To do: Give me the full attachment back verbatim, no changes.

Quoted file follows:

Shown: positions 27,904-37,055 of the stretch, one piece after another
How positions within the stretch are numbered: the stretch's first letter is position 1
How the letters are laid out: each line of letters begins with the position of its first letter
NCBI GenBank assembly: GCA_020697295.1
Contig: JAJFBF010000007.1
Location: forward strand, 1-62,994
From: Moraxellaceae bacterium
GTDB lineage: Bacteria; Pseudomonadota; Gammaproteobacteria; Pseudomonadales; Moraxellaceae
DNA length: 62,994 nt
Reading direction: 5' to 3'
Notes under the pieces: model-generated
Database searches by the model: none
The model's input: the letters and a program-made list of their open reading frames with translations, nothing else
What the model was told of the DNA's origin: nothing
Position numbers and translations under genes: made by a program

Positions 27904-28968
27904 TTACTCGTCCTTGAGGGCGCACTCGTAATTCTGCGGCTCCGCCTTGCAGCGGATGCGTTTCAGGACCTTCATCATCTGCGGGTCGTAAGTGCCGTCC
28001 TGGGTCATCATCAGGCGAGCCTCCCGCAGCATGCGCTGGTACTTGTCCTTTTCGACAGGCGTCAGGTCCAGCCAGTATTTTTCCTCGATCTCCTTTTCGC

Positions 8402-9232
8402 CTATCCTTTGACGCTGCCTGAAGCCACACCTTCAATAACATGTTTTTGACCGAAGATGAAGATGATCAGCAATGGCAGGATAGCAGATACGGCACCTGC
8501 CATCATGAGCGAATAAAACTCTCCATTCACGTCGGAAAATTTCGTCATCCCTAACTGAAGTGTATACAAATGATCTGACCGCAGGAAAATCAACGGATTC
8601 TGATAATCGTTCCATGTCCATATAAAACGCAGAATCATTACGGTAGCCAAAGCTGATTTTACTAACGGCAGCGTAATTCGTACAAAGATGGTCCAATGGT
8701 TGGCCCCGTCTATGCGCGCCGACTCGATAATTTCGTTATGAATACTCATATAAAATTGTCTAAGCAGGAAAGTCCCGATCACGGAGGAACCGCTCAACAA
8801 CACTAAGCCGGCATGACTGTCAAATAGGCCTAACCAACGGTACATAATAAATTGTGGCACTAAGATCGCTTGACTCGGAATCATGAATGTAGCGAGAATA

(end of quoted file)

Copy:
Shown: positions 27,904-37,055 of the stretch, one piece after another
How positions within the stretch are numbered: the stretch's first letter is position 1
How the letters are laid out: each line of letters begins with the position of its first letter
NCBI GenBank assembly: GCA_020697295.1
Contig: JAJFBF010000007.1
Location: forward strand, 1-62,994
From: Moraxellaceae bacterium
GTDB lineage: Bacteria; Pseudomonadota; Gammaproteobacteria; Pseudomonadales; Moraxellaceae
DNA length: 62,994 nt
Reading direction: 5' to 3'
Notes under the pieces: model-generated
Database searches by the model: none
The model's input: the letters and a program-made list of their open reading frames with translations, nothing else
What the model was told of the DNA's origin: nothing
Position numbers and translations under genes: made by a program

Positions 27904-28968
27904 TTACTCGTCCTTGAGGGCGCACTCGTAATTCTGCGGCTCCGCCTTGCAGCGGATGCGTTTCAGGACCTTCATCATCTGCGGGTCGTAAGTGCCGTCC
28001 TGGGTCATCATCAGGCGAGCCTCCCGCAGCATGCGCTGGTACTTGTCCTTTTCGACAGGCGTCAGGTCCAGCCAGTATTTTTCCTCGATCTCCTTTTCGC

Positions 8402-9232
8402 CTATCCTTTGACGCTGCCTGAAGCCACACCTTCAATAACATGTTTTTGACCGAAGATGAAGATGATCAGCAATGGCAGGATAGCAGATACGGCACCTGC
8501 CATCATGAGCGAATAAAACTCTCCATTCACGTCGGAAAATTTCGTCATCCCTAACTGAAGTGTATACAAATGATCTGACCGCAGGAAAATCAACGGATTC
8601 TGATAATCGTTCCATGTCCATATAAAACGCAGAATCATTACGGTAGCCAAAGCTGATTTTACTAACGGCAGCGTAATTCGTACAAAGATGGTCCAATGGT
8701 TGGCCCCGTCTATGCGCGCCGACTCGATAATTTCGTTATGAATACTCATATAAAATTGTCTAAGCAGGAAAGTCCCGATCACGGAGGAACCGCTCAACAA
8801 CACTAAGCCGGCATGACTGTCAAATAGGCCTAACCAACGGTACATAATAAATTGTGGCACTAAGATCGCTTGACTCGGAATCATGAATGTAGCGAGAATA